I had a couple of very talented undergrad philosophy majors ask me after class yesterday about grad school. Of course, I gave them the usual warnings--and some statistics--about seeking a graduate degree in philosophy, and I was glad to see that they took the information very seriously. Before I gave them the relevant warnings, however, they asked me what it takes to get into a good grad program, and specifically, what grad admissions committees care about, comparatively speaking:
- Gre scores?
- Recommendation letters?
- The writing sample?
Given that I've never been on a grad admissions committee, I couldn't give them an unequivocal answer. And perhaps there is no such answer (perhaps different committee members look for different things). However, to the best of my recollection, when I applied to grad schools I remember hearing that GRE scores and writing samples matter the most--which seems right to me. But of course, as someone who mistrusts intuitions, I tend to be dubious of merely appealing to what "seems right." :) So, I wonder, are there any of you out there--the Cocoon's readers--who are in the know on this issue? Have you been on a grad admissions committee, and gotten a clear sense of what matters the most? If so, what? It would be great to be able to give students clearer direction.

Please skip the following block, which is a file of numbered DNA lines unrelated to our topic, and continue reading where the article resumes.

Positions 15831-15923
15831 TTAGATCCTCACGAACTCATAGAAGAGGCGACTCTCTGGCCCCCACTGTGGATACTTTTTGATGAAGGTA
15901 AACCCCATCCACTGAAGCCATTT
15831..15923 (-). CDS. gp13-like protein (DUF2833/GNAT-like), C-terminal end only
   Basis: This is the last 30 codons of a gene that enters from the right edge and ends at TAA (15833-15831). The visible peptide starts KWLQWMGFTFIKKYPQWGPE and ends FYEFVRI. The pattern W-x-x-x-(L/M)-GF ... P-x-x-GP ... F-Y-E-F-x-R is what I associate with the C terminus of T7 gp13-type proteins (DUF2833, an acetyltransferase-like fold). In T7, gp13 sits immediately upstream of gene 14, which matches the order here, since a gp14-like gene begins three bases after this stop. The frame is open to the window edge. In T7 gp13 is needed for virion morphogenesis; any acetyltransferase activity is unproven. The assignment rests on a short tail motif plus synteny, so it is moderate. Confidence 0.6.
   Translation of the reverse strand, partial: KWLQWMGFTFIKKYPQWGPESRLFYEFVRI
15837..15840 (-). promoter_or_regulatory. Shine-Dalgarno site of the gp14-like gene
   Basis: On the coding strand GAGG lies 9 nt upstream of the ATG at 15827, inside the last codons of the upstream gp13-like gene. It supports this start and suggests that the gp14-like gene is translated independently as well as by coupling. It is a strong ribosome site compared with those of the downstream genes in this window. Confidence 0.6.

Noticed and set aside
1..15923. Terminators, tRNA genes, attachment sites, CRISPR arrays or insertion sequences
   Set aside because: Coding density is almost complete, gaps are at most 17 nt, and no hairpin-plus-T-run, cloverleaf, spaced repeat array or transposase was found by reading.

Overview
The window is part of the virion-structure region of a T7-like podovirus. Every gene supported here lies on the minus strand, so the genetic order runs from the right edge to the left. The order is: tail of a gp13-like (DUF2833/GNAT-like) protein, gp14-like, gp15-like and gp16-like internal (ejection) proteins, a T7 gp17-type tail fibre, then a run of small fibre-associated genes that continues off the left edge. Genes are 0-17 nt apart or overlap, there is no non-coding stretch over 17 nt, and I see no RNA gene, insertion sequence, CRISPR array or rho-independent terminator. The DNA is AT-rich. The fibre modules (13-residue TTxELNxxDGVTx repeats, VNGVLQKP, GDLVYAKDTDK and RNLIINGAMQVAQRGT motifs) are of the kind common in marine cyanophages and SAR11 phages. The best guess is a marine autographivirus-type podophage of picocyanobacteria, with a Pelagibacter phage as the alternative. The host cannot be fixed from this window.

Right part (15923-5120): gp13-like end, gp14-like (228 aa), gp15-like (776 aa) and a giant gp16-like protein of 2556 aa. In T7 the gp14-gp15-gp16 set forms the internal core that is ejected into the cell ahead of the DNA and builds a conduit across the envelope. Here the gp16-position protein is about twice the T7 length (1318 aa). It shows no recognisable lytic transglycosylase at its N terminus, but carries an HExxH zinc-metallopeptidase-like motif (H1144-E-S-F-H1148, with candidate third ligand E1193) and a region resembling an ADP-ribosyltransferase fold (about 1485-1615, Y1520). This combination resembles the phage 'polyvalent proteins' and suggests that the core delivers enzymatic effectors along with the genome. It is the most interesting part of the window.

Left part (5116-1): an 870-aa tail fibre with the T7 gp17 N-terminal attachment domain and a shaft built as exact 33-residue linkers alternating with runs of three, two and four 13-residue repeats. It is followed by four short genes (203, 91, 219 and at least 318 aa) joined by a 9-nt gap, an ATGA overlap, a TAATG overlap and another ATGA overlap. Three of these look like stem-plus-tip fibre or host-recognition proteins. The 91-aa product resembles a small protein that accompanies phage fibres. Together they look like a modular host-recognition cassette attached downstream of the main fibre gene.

Thanks, in advance, to everyone who chimes in!